New Mexico Considers Legalizing Medically Assisted Suicide, Educators' Coalition Seeks Reform

Jan 21, 2019

New Mexico Considers Legalizing Medically Assisted Suicide - Associated Press

New Mexico lawmakers are considering whether to legalize medically assisted suicide for terminally ill patients.

It's the first test of right-to-die legislation since the election last year of a Democratic governor and an enlarged Democratic House majority. Current law that withstood a Supreme Court challenge in 2017 makes it a felony for a physician to assist a patient in ending her or his life.

Legislative committees on Monday began vetting a variety of major policy reforms.

A proposal from Democratic Rep. Deborah Amstrong of Albuquerque and Sen. Liz Stefanics of Santa Fe sets out assisted-suicide protocols that include a two-day waiting period to obtain life-ending drugs.

Opponents of the initiative including the Roman Catholic Church are raising ethical objections to provisions for obtaining life-ending prescriptions by remote consultation with medical providers.

Educators' Coalition Seeks Reform At New Mexico Legislature - Associated Press

Proposals for improving public schools in New Mexico are being presented at the Statehouse by a coalition of educators, nonprofit advocacy groups and the lead plaintiff in a lawsuit against the state Public Education Department.

New Mexico lawmakers are considering a variety of proposals for spending increases on public education designed to raise teacher salaries, extend the school year and overhaul bilingual instruction.

A coalition of teachers, school administrators, parents and others called Transform Education NM planned to announce its legislative agenda on Monday.

A district court judge says the state is failing to meet fundamental guarantees to an adequate education and has set an April deadline for the New Mexico Legislature and Gov. Michelle Lujan Grisham to come up with a solution.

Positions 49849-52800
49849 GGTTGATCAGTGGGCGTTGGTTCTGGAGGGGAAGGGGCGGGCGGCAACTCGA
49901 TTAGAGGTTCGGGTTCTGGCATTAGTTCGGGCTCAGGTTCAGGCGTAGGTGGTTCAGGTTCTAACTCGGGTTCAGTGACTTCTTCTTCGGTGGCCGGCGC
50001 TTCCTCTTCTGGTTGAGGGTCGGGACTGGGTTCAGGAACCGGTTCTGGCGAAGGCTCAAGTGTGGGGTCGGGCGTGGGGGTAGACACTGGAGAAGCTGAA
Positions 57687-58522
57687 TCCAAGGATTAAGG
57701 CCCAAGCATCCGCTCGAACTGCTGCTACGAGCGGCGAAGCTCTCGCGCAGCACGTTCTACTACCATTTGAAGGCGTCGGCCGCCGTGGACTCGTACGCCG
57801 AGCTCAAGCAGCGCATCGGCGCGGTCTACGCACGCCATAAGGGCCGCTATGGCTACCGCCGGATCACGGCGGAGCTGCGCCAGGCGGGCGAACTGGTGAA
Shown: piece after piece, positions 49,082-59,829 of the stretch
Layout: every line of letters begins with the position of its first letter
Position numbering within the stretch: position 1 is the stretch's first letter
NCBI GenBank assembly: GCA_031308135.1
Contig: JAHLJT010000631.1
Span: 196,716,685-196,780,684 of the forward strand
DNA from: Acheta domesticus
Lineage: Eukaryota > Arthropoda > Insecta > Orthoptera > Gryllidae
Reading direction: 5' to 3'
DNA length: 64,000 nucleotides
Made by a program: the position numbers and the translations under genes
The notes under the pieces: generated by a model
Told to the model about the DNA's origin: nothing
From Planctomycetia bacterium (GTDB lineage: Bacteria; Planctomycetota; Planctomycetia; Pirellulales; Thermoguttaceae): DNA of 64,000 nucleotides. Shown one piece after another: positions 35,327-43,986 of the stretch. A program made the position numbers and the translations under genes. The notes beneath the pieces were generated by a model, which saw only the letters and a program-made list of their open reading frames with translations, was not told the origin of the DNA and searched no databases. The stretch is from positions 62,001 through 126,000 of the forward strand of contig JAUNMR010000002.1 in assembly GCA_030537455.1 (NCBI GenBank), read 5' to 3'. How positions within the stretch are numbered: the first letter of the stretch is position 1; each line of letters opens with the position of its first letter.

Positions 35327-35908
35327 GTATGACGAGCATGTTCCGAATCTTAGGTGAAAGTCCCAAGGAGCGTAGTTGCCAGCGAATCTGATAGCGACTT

Charter School Advocates Protest Enrollment Cap - Associated Press

Advocates for charter schools in New Mexico are criticizing a bill to increase state educational funding that would place a cap student enrollment at autonomous public schools for one year.

Objections to the limit on charter school growth were raised Monday as a Senate panel took up a proposal to increase state spending by more than $300 million for at-risk students, to extend annual class time, and to boost minimum teacher salaries.

The bill would cap charter school enrollment at 27,000 students for the fiscal year that starts July 1.

Democratic state Sen. Mimi Stewart of Albuquerque is sponsoring the bill and says it leaves room for about 1,000 new charter school students. She says charter schools have consumed a disproportionately large portion of new educational spending over the past decade.

Democratic Sen. Bill O'Neill called the measure a "frontal assault" on a rapidly growing charter school in Albuquerque where he serves as a board member.

About 8 percent of students in New Mexico attend charter schools.

Public Records Bill Could Hike Costs, Limit Access In State - Roswell Daily Record, Associated Press

Proposed legislation that would increase fees charged for public records in New Mexico and potentially limit access in certain cases is being called a "terrible anti-transparency" action by an open government advocacy group.

Sen. Pat Woods told the Roswell Daily Record that the main purpose of his proposed legislation is to allow public entities a way to recover the costs associated with fulfilling records requests.

Woods is a Republican who represents District 7 which includes parts of Curry, Quay and Union counties.